Dr. Fox effect

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The Dr. Fox effect is a correlation observed between teacher expressiveness, content coverage, student evaluation and student achievement.[1]

The 1970 experiment involved two equivalent groups of MDs and PhD students[2] and two different lecturers, one an actor and the other a renowned scientist. The actor donned the name Dr. Myron L. Fox and delivered a lecture on "Mathematical Game Theory as Applied to Physician Education", a subject out of the technical expertise of this group of psychology and psychiatry students.

After the lectures, the students were asked to evaluate their lecturers on effectiveness. The students were also given tests to measure their retention of the material. As expected, the students who had been lectured by the renowned scientist performed better on the tests. They were also more likely to rate the real professor more highly than the actor, provided Dr. Fox delivered the lecture in a flat and unexpressive manner. However, when both lecturers were highly expressive in their delivery of the material, students rated Dr. Fox just as highly as the real professor. This lack of correlation between content-coverage and ratings under conditions of high expressiveness is known as the Dr. Fox Effect.[3]

In a critique of student evaluations of teaching, professor of law Deborah Merritt summarized the Dr. Fox Effect as it was observed in the first experiments: "The experimenters created a meaningless lecture on 'Mathematical Game Theory as Applied to Physician Education,' and coached the actor to deliver it 'with an excessive use of double talk, neologisms, non sequiturs, and contradictory statements.' At the same time, the researchers encouraged the actor to adopt a lively demeanor, convey warmth toward his audience, and intersperse his nonsensical comments with humor. ... The actor fooled not just one, but three separate audiences of professional and graduate students. Despite the emptiness of his lecture, fifty-five psychiatrists, psychologists, educators, graduate students, and other professionals produced evaluations of Dr. Fox that were overwhelmingly positive. ... The disturbing feature of the Dr. Fox study, as the experimenters noted, is that Fox’s nonverbal behaviors so completely masked a meaningless, jargon-filled, and confused presentation."[4]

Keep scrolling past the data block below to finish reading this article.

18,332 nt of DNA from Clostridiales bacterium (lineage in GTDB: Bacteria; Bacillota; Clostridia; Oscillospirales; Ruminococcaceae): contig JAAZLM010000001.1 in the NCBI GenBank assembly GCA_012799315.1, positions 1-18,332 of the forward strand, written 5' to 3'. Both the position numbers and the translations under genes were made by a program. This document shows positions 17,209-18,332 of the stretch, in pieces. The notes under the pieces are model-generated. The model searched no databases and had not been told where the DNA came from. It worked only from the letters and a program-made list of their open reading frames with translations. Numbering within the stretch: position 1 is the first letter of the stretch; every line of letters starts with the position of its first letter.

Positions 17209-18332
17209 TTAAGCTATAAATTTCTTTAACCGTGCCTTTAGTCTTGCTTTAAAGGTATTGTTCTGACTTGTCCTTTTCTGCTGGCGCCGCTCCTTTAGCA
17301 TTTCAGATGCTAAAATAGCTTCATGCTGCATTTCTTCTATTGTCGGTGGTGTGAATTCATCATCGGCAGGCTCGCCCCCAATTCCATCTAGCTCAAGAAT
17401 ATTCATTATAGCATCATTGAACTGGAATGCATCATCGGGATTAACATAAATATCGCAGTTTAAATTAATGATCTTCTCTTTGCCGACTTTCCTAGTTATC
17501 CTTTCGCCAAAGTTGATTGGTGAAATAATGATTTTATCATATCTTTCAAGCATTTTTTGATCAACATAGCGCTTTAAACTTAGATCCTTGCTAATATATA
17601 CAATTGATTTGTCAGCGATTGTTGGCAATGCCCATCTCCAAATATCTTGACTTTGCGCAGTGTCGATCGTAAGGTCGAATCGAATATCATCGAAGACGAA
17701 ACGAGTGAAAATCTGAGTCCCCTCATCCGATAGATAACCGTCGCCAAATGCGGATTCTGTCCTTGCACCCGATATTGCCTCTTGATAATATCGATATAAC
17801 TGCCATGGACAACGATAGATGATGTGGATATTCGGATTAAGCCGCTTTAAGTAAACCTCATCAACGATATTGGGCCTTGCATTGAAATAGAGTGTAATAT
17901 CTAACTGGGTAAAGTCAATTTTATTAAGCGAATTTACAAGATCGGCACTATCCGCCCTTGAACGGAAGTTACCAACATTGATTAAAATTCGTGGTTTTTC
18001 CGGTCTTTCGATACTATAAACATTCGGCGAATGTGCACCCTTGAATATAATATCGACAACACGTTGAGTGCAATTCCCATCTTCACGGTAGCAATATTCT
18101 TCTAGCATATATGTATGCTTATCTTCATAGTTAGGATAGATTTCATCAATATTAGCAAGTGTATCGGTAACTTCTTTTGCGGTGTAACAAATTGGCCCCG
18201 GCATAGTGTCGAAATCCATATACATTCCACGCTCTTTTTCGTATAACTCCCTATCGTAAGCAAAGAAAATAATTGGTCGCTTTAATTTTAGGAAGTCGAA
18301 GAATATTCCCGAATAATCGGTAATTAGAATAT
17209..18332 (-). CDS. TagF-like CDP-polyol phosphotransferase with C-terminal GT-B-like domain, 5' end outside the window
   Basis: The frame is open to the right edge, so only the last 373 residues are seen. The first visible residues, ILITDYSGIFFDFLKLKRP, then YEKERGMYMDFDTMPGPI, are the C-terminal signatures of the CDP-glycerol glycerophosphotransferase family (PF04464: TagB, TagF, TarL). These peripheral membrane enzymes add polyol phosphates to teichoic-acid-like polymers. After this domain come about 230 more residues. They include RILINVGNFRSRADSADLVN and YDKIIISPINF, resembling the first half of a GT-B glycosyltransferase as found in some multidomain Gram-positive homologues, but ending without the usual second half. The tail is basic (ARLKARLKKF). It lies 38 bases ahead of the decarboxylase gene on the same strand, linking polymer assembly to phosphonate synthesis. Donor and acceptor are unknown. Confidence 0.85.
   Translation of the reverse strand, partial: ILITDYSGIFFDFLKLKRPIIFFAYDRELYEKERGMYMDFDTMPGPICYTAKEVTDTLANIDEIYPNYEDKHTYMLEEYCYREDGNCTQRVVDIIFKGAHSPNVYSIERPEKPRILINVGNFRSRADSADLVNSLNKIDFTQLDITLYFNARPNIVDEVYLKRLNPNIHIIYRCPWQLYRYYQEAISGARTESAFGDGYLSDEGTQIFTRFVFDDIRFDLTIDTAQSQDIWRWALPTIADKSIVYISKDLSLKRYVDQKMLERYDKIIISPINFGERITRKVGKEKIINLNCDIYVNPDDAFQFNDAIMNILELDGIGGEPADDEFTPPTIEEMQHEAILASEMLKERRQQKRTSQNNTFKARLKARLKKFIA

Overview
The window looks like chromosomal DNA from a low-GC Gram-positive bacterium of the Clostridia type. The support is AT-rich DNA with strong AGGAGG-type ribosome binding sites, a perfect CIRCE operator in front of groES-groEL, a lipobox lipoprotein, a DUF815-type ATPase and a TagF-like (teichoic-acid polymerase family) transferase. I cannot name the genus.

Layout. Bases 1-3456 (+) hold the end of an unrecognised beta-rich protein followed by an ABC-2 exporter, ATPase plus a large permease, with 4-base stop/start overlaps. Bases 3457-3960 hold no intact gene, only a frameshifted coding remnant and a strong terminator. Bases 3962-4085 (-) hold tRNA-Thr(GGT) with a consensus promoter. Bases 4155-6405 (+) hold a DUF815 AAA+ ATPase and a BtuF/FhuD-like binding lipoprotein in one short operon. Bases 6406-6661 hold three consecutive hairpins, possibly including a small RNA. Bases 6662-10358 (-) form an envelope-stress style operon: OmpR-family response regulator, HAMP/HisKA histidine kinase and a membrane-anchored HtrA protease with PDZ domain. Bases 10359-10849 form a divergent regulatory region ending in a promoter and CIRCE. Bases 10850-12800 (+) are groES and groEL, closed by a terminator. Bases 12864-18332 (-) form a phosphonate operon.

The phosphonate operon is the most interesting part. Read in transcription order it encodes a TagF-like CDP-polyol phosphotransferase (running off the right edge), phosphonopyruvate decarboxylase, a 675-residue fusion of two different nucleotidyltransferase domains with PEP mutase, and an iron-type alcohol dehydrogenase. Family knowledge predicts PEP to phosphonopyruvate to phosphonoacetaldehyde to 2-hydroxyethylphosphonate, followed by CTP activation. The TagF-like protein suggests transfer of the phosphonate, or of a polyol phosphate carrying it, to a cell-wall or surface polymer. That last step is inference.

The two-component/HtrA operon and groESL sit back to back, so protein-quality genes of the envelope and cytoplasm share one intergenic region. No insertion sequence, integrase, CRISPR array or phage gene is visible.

Further studies have only confirmed the initial study's conclusion. A 1980 study found that prestige of research could even be increased by confounding writing style, with research competency being positively correlated to reading difficulty.[5]

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References[edit]

  1. ^ Donald H. Naftulin, John E. Ware, Jr., and Frank A. Donnelly, "The Doctor Fox Lecture: A Paradigm of Educational Seduction", Journal of Medical Education 48 (1973): 630-635; R. Williams and J. Ware, "Validity of student ratings of instruction under different incentive conditions: A further study of the Dr. Fox effect", Journal of Educational Psychology 68 (1976): 48–56.
  2. ^ Mikhail Simkin. "PhDs couldn't tell an actor from a renowned scientist - Web Exclusive Article". Significance Magazine. Retrieved 2014-08-22. 
  3. ^ "The Dr. Fox effect: a study of lecturer effectiveness and ratings of instruction.". Retrieved 2008-12-25. 
  4. ^ "Bias, the Brain, and Student Evaluations of Teaching", Merritt, Deborah J. (2008) St. John's Law Review: Vol. 82: Iss. 1, Article 6. .
  5. ^ ""Unintelligible Management Research and Academic Prestige" by J. Scott Armstrong". Repository.upenn.edu. 2007-06-15. Retrieved 2014-08-22. 

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